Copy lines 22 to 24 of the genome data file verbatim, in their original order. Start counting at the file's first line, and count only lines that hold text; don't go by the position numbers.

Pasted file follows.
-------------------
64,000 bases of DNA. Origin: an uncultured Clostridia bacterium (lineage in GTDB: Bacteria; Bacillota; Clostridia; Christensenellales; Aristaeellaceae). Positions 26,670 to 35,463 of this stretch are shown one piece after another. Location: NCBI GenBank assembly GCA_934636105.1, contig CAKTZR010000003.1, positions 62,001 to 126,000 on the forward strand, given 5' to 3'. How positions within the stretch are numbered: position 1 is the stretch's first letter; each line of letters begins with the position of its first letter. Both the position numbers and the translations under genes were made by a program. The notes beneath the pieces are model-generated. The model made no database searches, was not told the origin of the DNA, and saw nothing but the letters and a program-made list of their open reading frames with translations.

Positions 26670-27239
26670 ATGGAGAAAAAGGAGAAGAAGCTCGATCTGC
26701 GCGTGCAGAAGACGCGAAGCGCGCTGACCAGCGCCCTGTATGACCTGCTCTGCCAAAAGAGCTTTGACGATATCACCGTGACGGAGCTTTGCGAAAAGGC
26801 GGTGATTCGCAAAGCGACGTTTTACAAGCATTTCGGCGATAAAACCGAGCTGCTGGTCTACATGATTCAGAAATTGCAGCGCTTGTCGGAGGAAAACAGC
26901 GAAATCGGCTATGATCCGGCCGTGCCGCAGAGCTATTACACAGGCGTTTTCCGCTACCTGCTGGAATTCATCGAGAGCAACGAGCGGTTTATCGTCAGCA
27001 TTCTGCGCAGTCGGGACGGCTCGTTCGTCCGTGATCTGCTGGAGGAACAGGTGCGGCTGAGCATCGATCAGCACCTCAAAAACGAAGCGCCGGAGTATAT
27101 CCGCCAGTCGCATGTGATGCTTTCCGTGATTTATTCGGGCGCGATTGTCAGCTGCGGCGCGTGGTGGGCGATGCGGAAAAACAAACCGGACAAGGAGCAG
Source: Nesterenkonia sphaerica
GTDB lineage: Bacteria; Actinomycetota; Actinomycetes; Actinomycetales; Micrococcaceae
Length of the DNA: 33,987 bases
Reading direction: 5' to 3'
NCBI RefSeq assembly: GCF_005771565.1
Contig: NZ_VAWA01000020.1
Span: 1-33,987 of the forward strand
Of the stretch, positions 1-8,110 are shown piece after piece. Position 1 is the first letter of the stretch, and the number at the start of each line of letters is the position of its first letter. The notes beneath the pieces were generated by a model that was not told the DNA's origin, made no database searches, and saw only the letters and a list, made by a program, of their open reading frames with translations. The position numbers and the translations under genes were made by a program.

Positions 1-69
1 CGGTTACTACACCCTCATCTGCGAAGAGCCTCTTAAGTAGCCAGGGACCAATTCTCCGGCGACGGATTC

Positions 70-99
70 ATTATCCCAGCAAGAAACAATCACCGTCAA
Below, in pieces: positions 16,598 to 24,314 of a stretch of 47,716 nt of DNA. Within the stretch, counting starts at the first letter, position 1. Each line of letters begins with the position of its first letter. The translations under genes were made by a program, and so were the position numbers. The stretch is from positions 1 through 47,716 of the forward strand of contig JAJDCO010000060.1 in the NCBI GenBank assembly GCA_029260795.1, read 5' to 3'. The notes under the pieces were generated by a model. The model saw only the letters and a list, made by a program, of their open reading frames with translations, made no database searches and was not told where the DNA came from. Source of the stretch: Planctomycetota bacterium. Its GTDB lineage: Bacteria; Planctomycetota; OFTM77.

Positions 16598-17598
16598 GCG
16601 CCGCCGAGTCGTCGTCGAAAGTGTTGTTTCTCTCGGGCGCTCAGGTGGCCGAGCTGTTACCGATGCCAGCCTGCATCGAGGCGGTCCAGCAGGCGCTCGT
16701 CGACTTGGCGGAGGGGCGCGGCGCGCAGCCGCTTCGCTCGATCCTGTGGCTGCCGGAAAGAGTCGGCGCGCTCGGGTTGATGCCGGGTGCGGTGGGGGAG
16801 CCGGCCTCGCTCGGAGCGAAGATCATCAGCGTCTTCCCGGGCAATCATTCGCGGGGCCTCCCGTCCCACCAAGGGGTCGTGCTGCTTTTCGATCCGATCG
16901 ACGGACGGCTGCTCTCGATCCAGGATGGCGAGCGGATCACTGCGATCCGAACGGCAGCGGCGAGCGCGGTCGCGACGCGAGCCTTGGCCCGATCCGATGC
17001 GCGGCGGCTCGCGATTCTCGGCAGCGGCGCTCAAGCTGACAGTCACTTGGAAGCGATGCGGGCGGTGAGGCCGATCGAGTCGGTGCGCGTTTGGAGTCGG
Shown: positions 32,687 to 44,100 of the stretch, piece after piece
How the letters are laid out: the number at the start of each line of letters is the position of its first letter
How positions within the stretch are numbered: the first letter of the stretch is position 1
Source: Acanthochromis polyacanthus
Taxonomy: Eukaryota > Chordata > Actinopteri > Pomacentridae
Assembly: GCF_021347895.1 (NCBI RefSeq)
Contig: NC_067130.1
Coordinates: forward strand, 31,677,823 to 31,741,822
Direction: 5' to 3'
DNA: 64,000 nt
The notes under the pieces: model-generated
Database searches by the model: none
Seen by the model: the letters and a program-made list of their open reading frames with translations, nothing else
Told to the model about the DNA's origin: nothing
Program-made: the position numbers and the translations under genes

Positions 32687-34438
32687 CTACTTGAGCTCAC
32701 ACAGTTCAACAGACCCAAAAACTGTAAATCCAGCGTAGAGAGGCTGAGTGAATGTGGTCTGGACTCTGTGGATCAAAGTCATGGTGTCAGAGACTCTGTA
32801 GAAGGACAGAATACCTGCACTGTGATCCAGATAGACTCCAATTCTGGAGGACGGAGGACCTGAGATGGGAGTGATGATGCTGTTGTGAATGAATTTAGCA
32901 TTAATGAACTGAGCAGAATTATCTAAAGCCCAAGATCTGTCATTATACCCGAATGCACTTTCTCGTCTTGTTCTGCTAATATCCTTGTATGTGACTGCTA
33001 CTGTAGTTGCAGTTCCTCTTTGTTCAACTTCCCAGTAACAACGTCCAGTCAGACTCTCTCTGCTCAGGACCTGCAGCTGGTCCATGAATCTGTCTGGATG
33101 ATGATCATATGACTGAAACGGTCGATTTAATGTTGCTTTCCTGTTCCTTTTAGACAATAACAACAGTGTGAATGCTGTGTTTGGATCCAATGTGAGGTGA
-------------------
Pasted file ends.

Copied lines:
Positions 16598-17598
16598 GCG
16601 CCGCCGAGTCGTCGTCGAAAGTGTTGTTTCTCTCGGGCGCTCAGGTGGCCGAGCTGTTACCGATGCCAGCCTGCATCGAGGCGGTCCAGCAGGCGCTCGT